PSNI police clubbed scores of nationalist pub-goers in Derry city centre on Saturday night in some of the worst street conflict seen in the city in years.

The PSNI have been attempting to impose greater control on the city centre area following increasing confrontations with republican youths in recent weeks.

Arriving in a number of armoured vehicles to the Shipquay Street area, riot police mounted a series of wild and seemingly random assaults.

Dozens of injuries were reported, with at least one victim requiring hospitalisation.

A BBC marquee in Guildhall Square was damaged in the fighting, which countinued until the early hours of Sunday morning.

There was widespread shock in the city at the scale of the aggression. A local taxi man who witnessed the disturbances said the PSNI went “totally overboard.”

The man, who wishes to remain anonymous, said nothing untoward was happening on a typical Saturday night until he noticed the PSNI putting on riot gear.

“I had been waiting there about ten minutes when I saw police pulling out their riot shields and so I got out of there, I moved up Shipquay Street and from there I saw the police moving in and they just started swinging their batons everywhere - not caring who they hit.”

The local man said that, although he heard subsequent reports about “young people running amok”, he saw no more damage “than you would have seen any other Saturday night.”

“If young people were, as police claimed, throwing paving slabs and bricks, then where were all these slabs and bricks afterwards?” he asked, “All I saw was police throwing their truncheons everywhere, hitting out randomly at all the young people.”

He went on: “I took three girls home afterwards, two of whom were crying the whole way home and another who was bruised right across the forearm and just as upset. I took a fella home, too, and he was obviously not a troublemaker. In fact, I’ve probably never seen anyone more innocent looking! But he had marks all over him from where the police had hit him with their truncheons. Basically, these were young people who were just in the wrong place at the wrong time.”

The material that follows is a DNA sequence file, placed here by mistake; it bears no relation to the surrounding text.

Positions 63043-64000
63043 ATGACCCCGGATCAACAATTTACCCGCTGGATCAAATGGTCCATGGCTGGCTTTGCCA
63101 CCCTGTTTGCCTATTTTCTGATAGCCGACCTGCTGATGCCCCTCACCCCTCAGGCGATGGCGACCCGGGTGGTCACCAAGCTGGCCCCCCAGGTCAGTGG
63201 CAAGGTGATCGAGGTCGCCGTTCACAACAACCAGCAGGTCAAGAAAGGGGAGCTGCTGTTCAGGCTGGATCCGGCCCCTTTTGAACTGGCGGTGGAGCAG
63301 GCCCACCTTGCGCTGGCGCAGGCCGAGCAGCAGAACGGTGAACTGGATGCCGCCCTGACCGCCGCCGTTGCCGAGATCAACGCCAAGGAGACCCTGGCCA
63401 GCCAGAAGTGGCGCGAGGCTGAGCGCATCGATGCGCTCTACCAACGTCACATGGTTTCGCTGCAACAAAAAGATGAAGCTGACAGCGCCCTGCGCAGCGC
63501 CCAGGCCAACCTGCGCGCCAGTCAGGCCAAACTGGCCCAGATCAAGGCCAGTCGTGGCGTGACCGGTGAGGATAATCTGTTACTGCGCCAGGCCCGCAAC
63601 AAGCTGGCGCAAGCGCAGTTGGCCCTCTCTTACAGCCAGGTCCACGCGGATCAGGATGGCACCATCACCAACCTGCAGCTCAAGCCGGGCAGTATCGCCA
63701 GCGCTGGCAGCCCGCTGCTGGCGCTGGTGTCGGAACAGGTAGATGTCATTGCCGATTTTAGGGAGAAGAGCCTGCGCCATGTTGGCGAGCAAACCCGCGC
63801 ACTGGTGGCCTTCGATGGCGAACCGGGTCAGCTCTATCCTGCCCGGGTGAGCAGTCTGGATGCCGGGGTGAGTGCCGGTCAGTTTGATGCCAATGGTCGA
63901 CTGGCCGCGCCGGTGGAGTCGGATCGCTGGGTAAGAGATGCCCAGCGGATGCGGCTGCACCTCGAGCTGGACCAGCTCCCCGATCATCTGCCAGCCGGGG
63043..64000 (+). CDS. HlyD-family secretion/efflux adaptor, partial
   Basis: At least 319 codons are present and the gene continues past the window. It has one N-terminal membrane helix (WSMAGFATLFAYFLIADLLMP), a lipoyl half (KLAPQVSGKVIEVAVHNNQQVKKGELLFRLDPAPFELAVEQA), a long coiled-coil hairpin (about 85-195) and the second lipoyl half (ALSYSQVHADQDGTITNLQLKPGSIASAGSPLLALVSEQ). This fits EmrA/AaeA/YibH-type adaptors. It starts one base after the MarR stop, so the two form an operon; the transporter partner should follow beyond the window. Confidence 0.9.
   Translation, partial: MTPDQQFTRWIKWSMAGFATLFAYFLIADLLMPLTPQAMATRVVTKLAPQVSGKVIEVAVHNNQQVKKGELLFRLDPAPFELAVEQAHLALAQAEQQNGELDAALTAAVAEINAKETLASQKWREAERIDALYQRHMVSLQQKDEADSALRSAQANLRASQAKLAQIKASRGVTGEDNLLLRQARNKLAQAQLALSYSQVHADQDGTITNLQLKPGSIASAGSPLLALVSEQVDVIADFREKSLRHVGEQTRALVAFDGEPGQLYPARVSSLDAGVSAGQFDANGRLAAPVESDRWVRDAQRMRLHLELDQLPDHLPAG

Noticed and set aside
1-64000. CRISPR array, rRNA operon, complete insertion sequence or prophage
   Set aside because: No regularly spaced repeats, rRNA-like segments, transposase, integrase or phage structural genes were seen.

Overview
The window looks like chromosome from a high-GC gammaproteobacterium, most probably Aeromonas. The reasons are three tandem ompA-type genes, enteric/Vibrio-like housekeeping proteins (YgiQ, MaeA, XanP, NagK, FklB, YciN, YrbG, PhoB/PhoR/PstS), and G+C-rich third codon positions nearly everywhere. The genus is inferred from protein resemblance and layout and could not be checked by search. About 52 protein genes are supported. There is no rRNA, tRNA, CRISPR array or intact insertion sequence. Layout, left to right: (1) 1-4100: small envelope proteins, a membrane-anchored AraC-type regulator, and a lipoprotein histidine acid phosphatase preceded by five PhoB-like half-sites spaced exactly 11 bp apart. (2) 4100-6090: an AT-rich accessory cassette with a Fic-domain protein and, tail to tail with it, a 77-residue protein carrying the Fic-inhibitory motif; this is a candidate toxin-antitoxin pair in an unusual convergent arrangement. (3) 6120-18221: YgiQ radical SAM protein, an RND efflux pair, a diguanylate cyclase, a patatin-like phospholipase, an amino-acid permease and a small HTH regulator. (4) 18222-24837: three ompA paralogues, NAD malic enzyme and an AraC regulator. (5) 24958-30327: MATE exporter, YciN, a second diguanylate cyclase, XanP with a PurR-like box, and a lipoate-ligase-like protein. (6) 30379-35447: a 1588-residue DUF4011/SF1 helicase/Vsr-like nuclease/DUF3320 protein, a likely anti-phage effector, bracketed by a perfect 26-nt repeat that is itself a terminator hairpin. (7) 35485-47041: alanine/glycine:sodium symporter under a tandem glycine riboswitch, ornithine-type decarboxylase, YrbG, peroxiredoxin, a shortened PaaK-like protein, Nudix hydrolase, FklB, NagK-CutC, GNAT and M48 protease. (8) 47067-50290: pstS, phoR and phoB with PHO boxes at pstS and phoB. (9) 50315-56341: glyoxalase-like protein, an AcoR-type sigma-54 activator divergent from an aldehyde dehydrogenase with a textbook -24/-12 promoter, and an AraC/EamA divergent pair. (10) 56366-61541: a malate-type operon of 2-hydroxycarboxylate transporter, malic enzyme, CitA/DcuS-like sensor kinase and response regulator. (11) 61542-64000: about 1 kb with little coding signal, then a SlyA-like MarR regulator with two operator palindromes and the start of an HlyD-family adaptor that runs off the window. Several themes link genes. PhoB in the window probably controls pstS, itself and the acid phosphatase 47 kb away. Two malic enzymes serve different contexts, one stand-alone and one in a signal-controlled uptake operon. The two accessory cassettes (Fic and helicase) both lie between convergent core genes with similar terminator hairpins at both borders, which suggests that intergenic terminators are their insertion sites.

“It was reminiscent of scenes you would have seen on William Street in the 1970s and 80s - people being literally beat off the streets for no reason at all. It was like the ‘Troubles all over again. From what I saw, it didn’t look as if the police had any real targets to arrest, it was absolutely random.

“At the end of the day, there was just no need for police to be there in riot gear - they went totally overboard, “ he added.

Sinn Fein has called for the Police Ombudsman to mount an investigation into the PSNI’s actions.

Local assembly member Martina Anderson said her party has been contacted by parents who said the PSNI had brutally assaulted their children.

While her party backs the PSNI, Ms Anderson said that she “would not condone excessive force by the PSNI”.

One eyewitness told the ‘Journal’ that “all of a sudden police moved in and they just started swinging their batons everywhere, not caring who they hit.” He added: “I saw police throwing their truncheons everywhere, hitting out randomly at all the young people.”

Also caught up in the disturbances was ‘Journal’ reporter Julieann Campbell who was hit on the arm by a police baton.

“It just looked like any normal Saturday night,” said ‘Derry Journal’ reporter Julieann Campbell, who was herself struck on the arm by a PSNI baton.

“All of a sudden, however, a line of police in riot gear started advancing really quickly down towards Shipquay Gate. I was standing at the bottom of the street looking for my brother when a policeman whacked me with a baton on the hand to move me on.

“At no time did I see any vandals or troublemakers, I just saw police pushing and beating people back. It was really scary.”

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© 2007 Irish Republican News